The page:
2. Interesting opinion, doubt you’d get all that many to agree. In nearly every case the driver he apparently “rammed” in your opinion knew he was there and chose to close the door into his car that already occupied track position in the corner.

              Certainly he’s agressive, that’s how you win, especially in a car that doesn’t have the speed down the straights. But unfair definitely not.

          3. Same as Vettel last year. The facts are Kyvatt is beating Ricciardo. In only 2 years in F1 he has had Vergne and Ricciardo as team mates and as it stands he will beat both those prospects. For me Kyvatt is far more impressive and a better prospect. Ricciardo won one lost one to Vergne and Kyvatt will beat both. Surely the pressure will be on Ricciardo.

            1. Same? Vettel was clearly outclassed by Ricciardo in just about every race. There were no technical difficulties involved at all. Even when Vettel somehow managed to be ahead of Ricciardo (usually because a botched pitstop for Ricciardo or something) he was holding him up.

              Ricciardo and Kvyat are on a similar level. Ricciardo a bit faster and more of a racer, but he’s also taking more risks and they didn’t always pay off. You can’t really blame the guy for going for the win in Hungary though. It’s all they have this season and a few points more or less isn’t important. So indeed, Kvyat is slightly ahead on points.

              It’s funny how Vettel fans think saying Kvyat is better than Ricciardo somehow helps Vettel. If anything their saying Vettel would be beaten by Kvyat even more than he was by Ricciardo.

            2. @patrickl

              There were no technical difficulties involved at all.

              Really? So there were no issues in Australia, Spain, Monaco, Austria and the US for instance?

              usually because a botched pitstop for Ricciardo or something

              Botched pitstops/strategy for Vettel in races like Canada, Britain and Hungary more like.

              The current and ex-Red Bull driver’s performance this year supports the idea that the 4 time champion simply had a dip in form, which happens in sport. Nothing new.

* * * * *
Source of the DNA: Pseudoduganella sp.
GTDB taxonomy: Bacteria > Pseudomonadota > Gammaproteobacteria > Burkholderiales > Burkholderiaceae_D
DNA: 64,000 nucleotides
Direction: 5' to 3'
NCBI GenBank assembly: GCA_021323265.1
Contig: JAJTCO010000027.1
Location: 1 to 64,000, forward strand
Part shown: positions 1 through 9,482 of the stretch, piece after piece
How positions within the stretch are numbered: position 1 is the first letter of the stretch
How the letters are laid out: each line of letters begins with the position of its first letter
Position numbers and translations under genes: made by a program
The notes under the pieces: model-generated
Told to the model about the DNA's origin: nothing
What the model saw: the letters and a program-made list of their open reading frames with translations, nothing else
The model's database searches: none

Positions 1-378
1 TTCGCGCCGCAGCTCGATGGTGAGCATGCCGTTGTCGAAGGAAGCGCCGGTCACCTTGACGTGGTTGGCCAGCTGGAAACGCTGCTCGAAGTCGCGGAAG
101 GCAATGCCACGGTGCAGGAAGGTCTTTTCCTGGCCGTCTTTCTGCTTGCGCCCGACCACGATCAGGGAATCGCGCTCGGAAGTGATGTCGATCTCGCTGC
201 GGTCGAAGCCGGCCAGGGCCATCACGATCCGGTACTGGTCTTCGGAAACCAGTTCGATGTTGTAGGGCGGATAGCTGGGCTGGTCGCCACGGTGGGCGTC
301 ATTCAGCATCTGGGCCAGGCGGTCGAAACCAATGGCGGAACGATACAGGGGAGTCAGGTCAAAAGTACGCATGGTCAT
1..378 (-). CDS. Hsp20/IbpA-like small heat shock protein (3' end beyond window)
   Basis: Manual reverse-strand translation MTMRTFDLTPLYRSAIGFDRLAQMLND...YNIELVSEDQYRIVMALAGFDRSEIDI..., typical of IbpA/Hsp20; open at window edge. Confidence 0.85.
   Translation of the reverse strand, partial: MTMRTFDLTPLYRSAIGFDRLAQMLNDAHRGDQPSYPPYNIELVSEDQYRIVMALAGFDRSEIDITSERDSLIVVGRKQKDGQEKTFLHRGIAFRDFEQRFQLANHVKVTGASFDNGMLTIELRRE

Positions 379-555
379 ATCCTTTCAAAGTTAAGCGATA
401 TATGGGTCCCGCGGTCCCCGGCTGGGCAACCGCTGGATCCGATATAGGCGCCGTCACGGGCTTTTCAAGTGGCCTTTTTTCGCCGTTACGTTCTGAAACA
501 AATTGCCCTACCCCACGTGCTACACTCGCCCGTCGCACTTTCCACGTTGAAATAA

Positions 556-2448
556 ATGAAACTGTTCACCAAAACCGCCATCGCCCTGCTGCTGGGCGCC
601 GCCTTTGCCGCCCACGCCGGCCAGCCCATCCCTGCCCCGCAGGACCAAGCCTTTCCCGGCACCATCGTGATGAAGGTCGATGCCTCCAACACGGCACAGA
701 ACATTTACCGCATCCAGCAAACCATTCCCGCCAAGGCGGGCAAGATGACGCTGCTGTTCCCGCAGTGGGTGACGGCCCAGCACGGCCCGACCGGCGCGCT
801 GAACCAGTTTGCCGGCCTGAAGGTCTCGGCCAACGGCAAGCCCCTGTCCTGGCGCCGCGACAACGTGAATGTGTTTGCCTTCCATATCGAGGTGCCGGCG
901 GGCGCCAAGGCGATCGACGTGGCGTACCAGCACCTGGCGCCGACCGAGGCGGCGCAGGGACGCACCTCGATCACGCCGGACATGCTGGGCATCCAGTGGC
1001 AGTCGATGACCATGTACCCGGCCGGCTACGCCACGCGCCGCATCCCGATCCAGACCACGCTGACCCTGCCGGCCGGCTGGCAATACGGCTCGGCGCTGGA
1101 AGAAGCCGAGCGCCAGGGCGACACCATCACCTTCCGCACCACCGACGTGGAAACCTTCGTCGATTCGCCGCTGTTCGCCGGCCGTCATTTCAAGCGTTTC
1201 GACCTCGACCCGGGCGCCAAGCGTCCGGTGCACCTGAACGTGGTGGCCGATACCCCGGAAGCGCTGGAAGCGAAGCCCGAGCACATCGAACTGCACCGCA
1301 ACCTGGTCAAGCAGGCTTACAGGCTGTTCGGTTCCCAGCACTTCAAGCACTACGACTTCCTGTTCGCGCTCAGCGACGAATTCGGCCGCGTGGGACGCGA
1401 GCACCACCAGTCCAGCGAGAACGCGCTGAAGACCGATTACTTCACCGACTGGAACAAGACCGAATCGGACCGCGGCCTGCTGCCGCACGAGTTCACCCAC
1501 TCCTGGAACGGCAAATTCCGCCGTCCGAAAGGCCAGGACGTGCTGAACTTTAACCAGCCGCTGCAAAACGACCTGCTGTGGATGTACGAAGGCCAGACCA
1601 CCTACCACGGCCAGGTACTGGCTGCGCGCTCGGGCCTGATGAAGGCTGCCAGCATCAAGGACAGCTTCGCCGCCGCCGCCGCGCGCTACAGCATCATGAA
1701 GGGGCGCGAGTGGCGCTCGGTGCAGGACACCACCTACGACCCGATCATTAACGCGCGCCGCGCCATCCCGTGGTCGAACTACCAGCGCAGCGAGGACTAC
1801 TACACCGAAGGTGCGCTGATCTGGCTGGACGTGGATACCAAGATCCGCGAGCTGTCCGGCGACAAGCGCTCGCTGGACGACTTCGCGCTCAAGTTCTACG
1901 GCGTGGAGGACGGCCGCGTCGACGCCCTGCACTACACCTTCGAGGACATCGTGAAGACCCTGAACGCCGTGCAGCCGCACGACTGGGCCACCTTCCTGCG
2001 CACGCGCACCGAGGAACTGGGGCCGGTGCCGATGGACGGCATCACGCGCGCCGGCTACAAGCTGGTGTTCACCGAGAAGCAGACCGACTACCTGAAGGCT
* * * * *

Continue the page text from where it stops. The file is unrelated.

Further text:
3. @david-a, Both had their minor issues, but that didn’t create the difference. The point is that Vettel was outclassed consistently all season long and not just a few times when he had a problem.

            4. @patrickl
              They both had issues out of their control last year, and Dan still had the upper hand. But indeed Vettel had more, exacerbating the margin.

          4. Kvyat had more mechanical issues with his car.

        2. Kvyat is annoying. He’s boring, dull and and off the track, mediocre in speed, and the sooner he’s out of F1 the better.

          1. It is the same as with Vettel last year. That was Ricciardo’s only good year. He has been beaten so far this year and cannot bully his way past people. His overtaking makes him a ‘grinning maldonado’. Vergne was easily as good as him, with his experience and current record he is the worst RedBull owned driver but he will survive off beating Vettel for a little while.

          2. Kvyat’s scored points in all but five races (two DNFs and one DNS), has a best finish of 2nd, and is four points ahead of his teammate in the standings. Not exactly mediocre, given the car’s not that good.

            1. Yeah beat him again today and likely tomorrow. Ricciardo is the 4th best at present in the RedBull roster for me. He beat Vettel last year same as Coulthard beat Hakkinen when the car was mediocre or like Button beating Hamilton in 2011. Ricciardo is not far off being a Maldonado with half his moves and is getting found out this year. I doubt he will ever win a title possibly never win a race again. Last year was his special year which some ok drivers have like Irvine and Frentzen in 99.